The Role of the Board Chair
Recently I had the chance to spend some time with a great group of board members at that National Association of Credit Union Chairmen (NACUC) – Leadership Development Seminar. One of the things we talked about was the role of the board chair. I thought this well worth putting down on *paper* as it were.
The role of the chairperson is multi-faceted, complex, and often changing within the context of the organization’s dynamic. Unfortunately, there’s no perfect set of “rules.” But there are some guidelines. Here are our “tips” on navigating the position successfully:
Facilitator – The board chair must draw together the individual directors into a team, working together on behalf of the membership and the credit union. To do that, s/he must wrangle individual personalities, draw out conversation from some, and rein it in from others. Having a solid understanding of the personalities of each director … and the CEO helps the chair keep things on track, moving forward, and civil.
Leader – Wait! Isn’t being a leader at odds with being a facilitator? Isn’t this a contradiction? No. There are times when the job is pure facilitation and times when it is leadership and setting direction. A skilled leader will know which is which and be able to handle both without perceptions of contradiction.
Arrives with and without Agendas – What?!
- Agendas are crucial … if we’re talking about a list of items for keeping the meeting on track: consent agenda, new business, tracking strategy, etc. The chair should put significant thought into the development of these (not simply copy and paste from last month/year). This simple document can decide the direction and productivity of the meeting significantly.
- Agendas are killers … if we’re talking about an ulterior motive, or a plan to take over, or change the direction of the organization in a contentious way. The chair should have no agendas such as this. His/her job to rally individual directors to create a shared mission for the credit union.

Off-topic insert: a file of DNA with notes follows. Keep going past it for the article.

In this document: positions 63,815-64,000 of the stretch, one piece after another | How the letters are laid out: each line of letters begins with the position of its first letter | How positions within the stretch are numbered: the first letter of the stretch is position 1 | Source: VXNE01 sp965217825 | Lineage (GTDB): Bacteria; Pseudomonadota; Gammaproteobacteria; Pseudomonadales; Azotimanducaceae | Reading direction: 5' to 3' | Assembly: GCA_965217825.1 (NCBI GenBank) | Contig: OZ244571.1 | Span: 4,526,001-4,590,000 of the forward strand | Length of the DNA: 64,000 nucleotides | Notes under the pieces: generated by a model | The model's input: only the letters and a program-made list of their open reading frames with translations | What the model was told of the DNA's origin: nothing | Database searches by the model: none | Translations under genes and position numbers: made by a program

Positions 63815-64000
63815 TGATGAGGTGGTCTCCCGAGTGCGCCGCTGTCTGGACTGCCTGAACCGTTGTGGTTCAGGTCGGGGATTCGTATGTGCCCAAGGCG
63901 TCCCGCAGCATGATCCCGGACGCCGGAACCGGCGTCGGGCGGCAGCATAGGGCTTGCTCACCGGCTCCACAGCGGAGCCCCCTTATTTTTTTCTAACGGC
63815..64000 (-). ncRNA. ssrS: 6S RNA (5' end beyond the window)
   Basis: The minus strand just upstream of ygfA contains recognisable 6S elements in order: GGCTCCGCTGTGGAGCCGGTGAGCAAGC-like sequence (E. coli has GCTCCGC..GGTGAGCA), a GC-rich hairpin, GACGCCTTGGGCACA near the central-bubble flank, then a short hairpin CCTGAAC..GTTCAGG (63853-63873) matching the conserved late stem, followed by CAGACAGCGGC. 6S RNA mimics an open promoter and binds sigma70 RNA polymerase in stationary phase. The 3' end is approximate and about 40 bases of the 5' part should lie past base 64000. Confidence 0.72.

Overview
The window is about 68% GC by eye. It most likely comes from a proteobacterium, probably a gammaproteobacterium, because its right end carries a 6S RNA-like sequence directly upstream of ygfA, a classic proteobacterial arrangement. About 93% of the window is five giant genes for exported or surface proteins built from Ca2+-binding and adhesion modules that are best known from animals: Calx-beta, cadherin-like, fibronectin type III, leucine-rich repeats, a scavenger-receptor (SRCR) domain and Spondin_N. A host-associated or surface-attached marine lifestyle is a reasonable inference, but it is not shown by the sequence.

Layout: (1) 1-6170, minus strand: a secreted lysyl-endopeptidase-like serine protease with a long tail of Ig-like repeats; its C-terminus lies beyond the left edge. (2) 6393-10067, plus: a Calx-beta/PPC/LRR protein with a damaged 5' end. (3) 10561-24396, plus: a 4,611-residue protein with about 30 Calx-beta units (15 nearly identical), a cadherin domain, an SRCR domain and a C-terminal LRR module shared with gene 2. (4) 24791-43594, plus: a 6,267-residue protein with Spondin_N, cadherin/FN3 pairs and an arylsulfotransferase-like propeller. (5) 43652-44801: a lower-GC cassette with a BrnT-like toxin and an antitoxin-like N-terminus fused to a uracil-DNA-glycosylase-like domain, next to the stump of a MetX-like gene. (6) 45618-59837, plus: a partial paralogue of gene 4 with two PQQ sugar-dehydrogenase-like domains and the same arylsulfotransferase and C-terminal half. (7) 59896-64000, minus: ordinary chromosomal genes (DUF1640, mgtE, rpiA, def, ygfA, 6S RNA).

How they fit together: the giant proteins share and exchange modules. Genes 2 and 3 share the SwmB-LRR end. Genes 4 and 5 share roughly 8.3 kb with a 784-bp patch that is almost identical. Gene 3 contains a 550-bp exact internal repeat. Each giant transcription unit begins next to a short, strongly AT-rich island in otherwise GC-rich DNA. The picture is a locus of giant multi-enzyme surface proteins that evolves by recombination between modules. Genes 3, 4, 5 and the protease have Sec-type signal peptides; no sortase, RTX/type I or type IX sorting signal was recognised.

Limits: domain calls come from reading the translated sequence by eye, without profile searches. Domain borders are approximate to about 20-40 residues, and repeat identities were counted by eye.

Transparent – the chair has a responsibility to be clear in purpose and approach. See above about the harm of the wrong kind of agendas. Remaining transparent, being clear in communication, and making sure that everyone understands your beliefs, your approach, and your methodology will bolster everyone’s trust in you.
Liaison with the CEO – The board chair is the point of contact for the board to the CEO. Unfettered access to the CEO by individual directors is a recipe for chaos. The chair can be both the unified voice of the board to the CEO, AND the gatekeeper of the CEO, making sure that individuals are not approaching with un-vetted side conversation and efforts to unduly influence.
Meeting Manager – This role is more pragmatic than that of facilitator. This keeps proceedings efficient, on track and productive. You, as chair, must be willing to cut off conversation appropriately, or promote it accordingly in the interest of time and efficiency.
Accountable – The buck stops here. The chair is responsible for the actions and outcomes of the board as a whole.
Visionary – A leader must be capable and willing to see a future with ambitious goals and help forge a path toward accomplishment.
Strategic Motivator – keeps urging progress towards strategic goals. Reinforces the importance of the mission and vision of the credit union, on behalf of the members.
Spokesperson for Media – Sounds like a job for the CEO, right? Maybe sometimes that’s true, but not always. The chair should always be ready to step in to speak on behalf of the credit union. (This is part of that “buck-stops-here” thing.) What if the CEO departs unexpectedly, or there is a crisis? It’s up to the chair to represent. And being a capable spokesperson is a great opportunity to reinforce the not-for-profit, cooperative structure of the institution, with a volunteer board setting the strategy and direction.
This might not be everything. We don’t claim to have every scenario nailed down. But it seems a good start.
What are your thoughts? What would you add to this list?